You might not necessarily have thought that the nouveau riche of China had much concern with the Isle of Man – although the tourist board could no doubt make a convincing case for them doing so. Nor would you necessarily have thought that a tiny manufacturer on the island would be engaged in exporting luxury timepieces to the Far East.
Indeed, industry and the island might seem, to the uninitiated, incompatible. The place is, after all, best known as a summer retreat for those residing in North West England, the setting for the TT motorcycle race, and a haven for cats with curious tails.
But manufacturing tales are also to be found, if you know where to look. In cottages with industries, for example, one of which houses Roger Smith’s watchmaking business. The state-of-the-art five-axis milling machine in Smith’s workshop is an indicator that he is prepared to use modern technology but the beautifully maintained lathes and Swiss watchmaking equipment from previous centuries are more in tune with the spirit of the business.
Much of that equipment once belonged to Smith’s mentor, Dr George Daniels, the finest English watchmaker of his generation. Daniels painstakingly taught Smith the art of horology as it was practised in the days when making a single pocket watch by hand would involve the watchmaker and 34 separate trades.
Daniels’ tutelage had a profound effect on Smith, who began to dream of creating his own watches built to the standards of English watchmaking in the 18th and 19th centuries, before mass production.
Smith says: “I’ve always been keen on the manufacturing of watches rather than just repairing them, and working with George opened up a whole new world.
“It just seems to draw you in. But there was a lot of naivety. I thought it would be simpler than it was, and in a really short space of time I’d be making great watches. Twenty years later, we got to the level of quality and standard that I desired.”
“Quality” is perhaps an overused word in the engineering industry but for Smith – and customers paying upwards of £80,000 a watch – it means everything. He has mastered a set of technical disciplines and manufacturing, design and finishing processes derived from the classic English watchmaking techniques, and it is this, he says, that makes his watches unique.
Components can be made from a range of materials including gold, steel and bronze to tolerances of 2-3 microns. Each component is finished and polished entirely by hand. In fact, Smith estimates that 80-85% of the work that goes into one of his watches is by hand. Lettering is engraved by hand, and the best paints and lacquers are used with the aim of creating a “thing of beauty,” says Smith.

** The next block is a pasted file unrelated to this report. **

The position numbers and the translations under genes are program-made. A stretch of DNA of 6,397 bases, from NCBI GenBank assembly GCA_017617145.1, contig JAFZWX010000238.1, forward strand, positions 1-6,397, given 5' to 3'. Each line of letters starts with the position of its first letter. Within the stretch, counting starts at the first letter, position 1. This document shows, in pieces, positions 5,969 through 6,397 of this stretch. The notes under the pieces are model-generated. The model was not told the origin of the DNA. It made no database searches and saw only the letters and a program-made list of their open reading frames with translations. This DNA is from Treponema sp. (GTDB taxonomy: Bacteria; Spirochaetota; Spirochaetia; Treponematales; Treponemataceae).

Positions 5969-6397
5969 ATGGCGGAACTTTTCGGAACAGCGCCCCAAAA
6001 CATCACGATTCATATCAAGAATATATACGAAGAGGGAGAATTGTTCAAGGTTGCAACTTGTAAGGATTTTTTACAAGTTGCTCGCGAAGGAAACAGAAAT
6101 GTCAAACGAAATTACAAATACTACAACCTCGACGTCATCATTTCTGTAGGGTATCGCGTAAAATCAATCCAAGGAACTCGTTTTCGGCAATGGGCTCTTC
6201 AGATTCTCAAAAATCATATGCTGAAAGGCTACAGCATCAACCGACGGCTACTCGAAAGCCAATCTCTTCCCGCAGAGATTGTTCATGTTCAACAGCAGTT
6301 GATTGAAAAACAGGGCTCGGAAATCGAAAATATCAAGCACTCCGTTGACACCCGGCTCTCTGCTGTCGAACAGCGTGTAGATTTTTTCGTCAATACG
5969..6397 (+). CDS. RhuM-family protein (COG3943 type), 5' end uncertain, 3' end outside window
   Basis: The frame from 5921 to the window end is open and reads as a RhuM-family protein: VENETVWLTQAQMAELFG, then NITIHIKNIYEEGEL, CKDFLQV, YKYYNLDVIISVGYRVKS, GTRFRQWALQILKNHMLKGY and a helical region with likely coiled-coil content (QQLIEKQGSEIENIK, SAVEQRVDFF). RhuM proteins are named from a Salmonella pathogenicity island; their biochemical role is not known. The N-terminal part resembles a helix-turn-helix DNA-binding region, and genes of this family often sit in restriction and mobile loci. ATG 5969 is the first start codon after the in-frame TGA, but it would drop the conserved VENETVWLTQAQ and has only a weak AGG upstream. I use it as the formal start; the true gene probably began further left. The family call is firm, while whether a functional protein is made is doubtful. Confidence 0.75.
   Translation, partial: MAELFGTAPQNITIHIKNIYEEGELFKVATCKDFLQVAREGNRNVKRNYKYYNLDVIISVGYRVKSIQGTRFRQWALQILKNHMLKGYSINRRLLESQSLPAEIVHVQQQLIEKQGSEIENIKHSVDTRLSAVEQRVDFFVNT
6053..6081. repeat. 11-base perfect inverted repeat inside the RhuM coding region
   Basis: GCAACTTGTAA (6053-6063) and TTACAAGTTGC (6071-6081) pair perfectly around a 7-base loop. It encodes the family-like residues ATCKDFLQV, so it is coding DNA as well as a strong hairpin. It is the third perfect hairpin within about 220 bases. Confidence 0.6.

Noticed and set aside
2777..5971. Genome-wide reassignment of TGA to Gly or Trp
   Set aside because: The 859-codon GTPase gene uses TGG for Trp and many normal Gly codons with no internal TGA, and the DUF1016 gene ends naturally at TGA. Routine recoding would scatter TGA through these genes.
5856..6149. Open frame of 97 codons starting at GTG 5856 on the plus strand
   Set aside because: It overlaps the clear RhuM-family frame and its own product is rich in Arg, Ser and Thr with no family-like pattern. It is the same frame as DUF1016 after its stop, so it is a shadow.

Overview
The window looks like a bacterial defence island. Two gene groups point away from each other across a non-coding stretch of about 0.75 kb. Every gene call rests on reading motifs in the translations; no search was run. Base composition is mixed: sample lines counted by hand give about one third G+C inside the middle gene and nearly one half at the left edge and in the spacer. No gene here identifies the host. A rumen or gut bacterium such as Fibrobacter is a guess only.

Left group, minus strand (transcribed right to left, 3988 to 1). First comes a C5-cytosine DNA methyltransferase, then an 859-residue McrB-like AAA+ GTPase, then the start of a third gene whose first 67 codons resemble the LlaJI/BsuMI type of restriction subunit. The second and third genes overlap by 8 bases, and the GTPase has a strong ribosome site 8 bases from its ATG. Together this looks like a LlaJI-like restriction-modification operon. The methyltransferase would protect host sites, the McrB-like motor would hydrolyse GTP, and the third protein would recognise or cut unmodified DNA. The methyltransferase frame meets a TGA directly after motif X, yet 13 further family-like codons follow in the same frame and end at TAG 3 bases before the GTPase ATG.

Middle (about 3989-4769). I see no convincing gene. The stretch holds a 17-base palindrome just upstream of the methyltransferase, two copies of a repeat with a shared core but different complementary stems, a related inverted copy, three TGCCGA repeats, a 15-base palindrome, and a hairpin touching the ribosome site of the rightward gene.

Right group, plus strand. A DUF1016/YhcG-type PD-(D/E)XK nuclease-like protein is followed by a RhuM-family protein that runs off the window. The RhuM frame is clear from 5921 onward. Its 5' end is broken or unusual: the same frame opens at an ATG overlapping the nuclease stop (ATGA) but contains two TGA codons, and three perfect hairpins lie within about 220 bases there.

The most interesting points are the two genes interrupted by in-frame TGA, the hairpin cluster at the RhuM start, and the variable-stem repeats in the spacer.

Build time for a single watch – Smith has a team of four – is six to eight months, and the customer base includes not just China, but also the US and the UK.
If the venture seems crazy, Smith says it is born out of a desire to revive skills long-since lost. “It’s just a different approach,” he says. “These watches are made to order and it’s all about the handiwork – the skill of the craftsman sitting there.”
The supportive environment for business on the Isle of Man has been critical to making the workshop a reality, he adds. He has been able to take on and train locals. And he has taken advantage of the grants the government makes available to help buy equipment. “Without that assistance we wouldn’t have been able to do what I wanted to do – in fact, we wouldn’t have survived in England.”
The business could grow if Smith took on another watchmaker but he says he has no desire to see it explode. “I always say, if you ever hear that we’re making 50 or 100 watches a year, the quality will have had to have lessened – and I’m simply not prepared to do that.”
Across the island near the capital, Douglas, Sakkie Meeuwsen has overseen the development of a biomedical business that is taking on some of the world’s biggest pharmaceutical companies. Meeuwsen is managing director of Bodystat, which is involved in body composition analysis using bioelectrical-impedance. This provides a safe and reliable means of determining body composition – fat, muscle mass and water.
Many Bupa hospitals use equipment developed by Bodystat, as does the NHS and other healthcare services around the world. Appropriately enough for such an ambitious venture, Meeuwsen has recently completed the construction of his own headquarters on a plot of land on a hill at Ballakaap. But the firm has been in business for 22 years.